Very. I was also influenced by Hitchcock, Jarmusch, Tsiolis, Melville, old detective movies, Claude Sautet, the Monty Python and old westerns.
Do you feel that Antonis Kafetzopoulos has become your go-to-actor, the man who can transform your thoughts into action?
Antonis is one of the most expressive actors I know. And one of the smartest ones too. What I enjoy when working with him is communication. If it took us ten minutes to discuss his character in ‘Plato’s Academy’, in ‘Unfair World’ it only took ten. That was enough. The rest we discovered as we went along. I think we share the same aversion to discussing a part or a screenplay too much. We’d rather explore it on set. It requires a mutual trust, which was there from the start and has never been betrayed.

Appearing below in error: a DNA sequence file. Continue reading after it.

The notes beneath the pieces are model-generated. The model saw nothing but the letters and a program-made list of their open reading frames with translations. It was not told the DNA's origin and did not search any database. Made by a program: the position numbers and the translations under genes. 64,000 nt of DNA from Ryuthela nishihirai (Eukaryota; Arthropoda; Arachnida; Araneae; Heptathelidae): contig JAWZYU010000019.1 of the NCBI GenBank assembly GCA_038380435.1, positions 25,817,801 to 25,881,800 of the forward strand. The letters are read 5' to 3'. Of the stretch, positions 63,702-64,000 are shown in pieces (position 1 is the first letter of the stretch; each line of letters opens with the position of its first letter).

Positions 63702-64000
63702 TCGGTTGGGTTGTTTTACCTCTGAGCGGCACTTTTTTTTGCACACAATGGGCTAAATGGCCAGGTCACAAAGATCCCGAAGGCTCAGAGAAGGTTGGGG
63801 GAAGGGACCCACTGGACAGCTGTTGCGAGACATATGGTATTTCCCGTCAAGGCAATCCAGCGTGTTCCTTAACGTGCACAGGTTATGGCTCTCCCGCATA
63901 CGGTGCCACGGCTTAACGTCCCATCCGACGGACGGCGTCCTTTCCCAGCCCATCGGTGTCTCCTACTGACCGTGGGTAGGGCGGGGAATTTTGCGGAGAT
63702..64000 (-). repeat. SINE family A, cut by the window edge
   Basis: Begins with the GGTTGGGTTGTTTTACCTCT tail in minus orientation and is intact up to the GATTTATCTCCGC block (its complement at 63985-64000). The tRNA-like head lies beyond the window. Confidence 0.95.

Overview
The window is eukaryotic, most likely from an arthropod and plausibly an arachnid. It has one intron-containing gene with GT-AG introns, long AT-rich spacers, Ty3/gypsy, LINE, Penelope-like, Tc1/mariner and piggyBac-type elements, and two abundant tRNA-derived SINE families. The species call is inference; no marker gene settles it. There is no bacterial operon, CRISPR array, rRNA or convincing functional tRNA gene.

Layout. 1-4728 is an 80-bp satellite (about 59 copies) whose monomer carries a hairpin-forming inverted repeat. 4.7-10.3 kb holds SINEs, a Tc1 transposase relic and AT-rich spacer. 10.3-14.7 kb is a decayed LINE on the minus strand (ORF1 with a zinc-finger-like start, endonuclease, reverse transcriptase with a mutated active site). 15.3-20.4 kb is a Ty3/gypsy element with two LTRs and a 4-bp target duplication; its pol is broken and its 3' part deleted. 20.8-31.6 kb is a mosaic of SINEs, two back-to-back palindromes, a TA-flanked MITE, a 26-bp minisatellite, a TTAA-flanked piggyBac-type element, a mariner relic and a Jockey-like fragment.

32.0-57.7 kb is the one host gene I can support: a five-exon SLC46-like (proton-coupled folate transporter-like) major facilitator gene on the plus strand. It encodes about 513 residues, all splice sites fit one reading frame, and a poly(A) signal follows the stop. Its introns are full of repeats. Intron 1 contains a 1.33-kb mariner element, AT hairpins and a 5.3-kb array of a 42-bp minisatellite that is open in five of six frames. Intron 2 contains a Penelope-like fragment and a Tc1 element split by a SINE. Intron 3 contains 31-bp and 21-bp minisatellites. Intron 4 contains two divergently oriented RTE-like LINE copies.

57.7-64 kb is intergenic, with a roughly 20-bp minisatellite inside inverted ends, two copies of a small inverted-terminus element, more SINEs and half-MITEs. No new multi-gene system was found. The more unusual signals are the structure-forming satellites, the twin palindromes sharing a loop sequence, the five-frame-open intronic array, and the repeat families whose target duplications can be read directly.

Little people in a big world – that seems to be the common thread to all your films. You appear to be very interested in the triumph of the common man over the unpredictability of life. Is that true?
I am attracted to insignificant characters with commonplace passions. There’s nothing more beautiful that watching the average man suddenly rise beyond mediocrity when his world comes tumbling down, when life delivers an unjust blow or when love comes knocking on his door.
What kind of audience reaction would make you happiest when it comes to ‘Unfair World’?
I just want people to enjoy the film and to feel like they’re watching their own lives on the screen.
What’s would be a fair world to you?
Unfortunately there is none.
// Unfair World //